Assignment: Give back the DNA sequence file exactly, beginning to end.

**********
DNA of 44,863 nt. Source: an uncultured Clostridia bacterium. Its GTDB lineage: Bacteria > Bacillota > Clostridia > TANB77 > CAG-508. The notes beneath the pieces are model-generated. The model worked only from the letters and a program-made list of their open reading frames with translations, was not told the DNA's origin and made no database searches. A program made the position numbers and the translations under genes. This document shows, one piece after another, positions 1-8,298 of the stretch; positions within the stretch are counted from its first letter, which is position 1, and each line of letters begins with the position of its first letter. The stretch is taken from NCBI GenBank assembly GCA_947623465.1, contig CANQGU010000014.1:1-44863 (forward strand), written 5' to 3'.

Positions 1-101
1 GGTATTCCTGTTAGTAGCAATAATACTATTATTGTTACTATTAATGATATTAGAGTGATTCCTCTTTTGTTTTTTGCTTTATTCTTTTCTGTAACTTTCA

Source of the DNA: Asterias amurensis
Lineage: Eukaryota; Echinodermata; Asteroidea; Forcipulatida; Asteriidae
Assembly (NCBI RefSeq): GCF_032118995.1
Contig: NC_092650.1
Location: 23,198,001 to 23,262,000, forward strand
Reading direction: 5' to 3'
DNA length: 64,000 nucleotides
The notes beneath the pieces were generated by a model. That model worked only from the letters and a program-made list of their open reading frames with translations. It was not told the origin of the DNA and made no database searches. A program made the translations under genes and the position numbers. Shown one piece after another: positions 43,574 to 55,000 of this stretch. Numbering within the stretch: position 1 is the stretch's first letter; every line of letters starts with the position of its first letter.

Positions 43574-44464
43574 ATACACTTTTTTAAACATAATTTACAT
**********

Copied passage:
DNA of 44,863 nt. Source: an uncultured Clostridia bacterium. Its GTDB lineage: Bacteria > Bacillota > Clostridia > TANB77 > CAG-508. The notes beneath the pieces are model-generated. The model worked only from the letters and a program-made list of their open reading frames with translations, was not told the DNA's origin and made no database searches. A program made the position numbers and the translations under genes. This document shows, one piece after another, positions 1-8,298 of the stretch; positions within the stretch are counted from its first letter, which is position 1, and each line of letters begins with the position of its first letter. The stretch is taken from NCBI GenBank assembly GCA_947623465.1, contig CANQGU010000014.1:1-44863 (forward strand), written 5' to 3'.

Positions 1-101
1 GGTATTCCTGTTAGTAGCAATAATACTATTATTGTTACTATTAATGATATTAGAGTGATTCCTCTTTTGTTTTTTGCTTTATTCTTTTCTGTAACTTTCA

Source of the DNA: Asterias amurensis
Lineage: Eukaryota; Echinodermata; Asteroidea; Forcipulatida; Asteriidae
Assembly (NCBI RefSeq): GCF_032118995.1
Contig: NC_092650.1
Location: 23,198,001 to 23,262,000, forward strand
Reading direction: 5' to 3'
DNA length: 64,000 nucleotides
The notes beneath the pieces were generated by a model. That model worked only from the letters and a program-made list of their open reading frames with translations. It was not told the origin of the DNA and made no database searches. A program made the translations under genes and the position numbers. Shown one piece after another: positions 43,574 to 55,000 of this stretch. Numbering within the stretch: position 1 is the stretch's first letter; every line of letters starts with the position of its first letter.

Positions 43574-44464
43574 ATACACTTTTTTAAACATAATTTACAT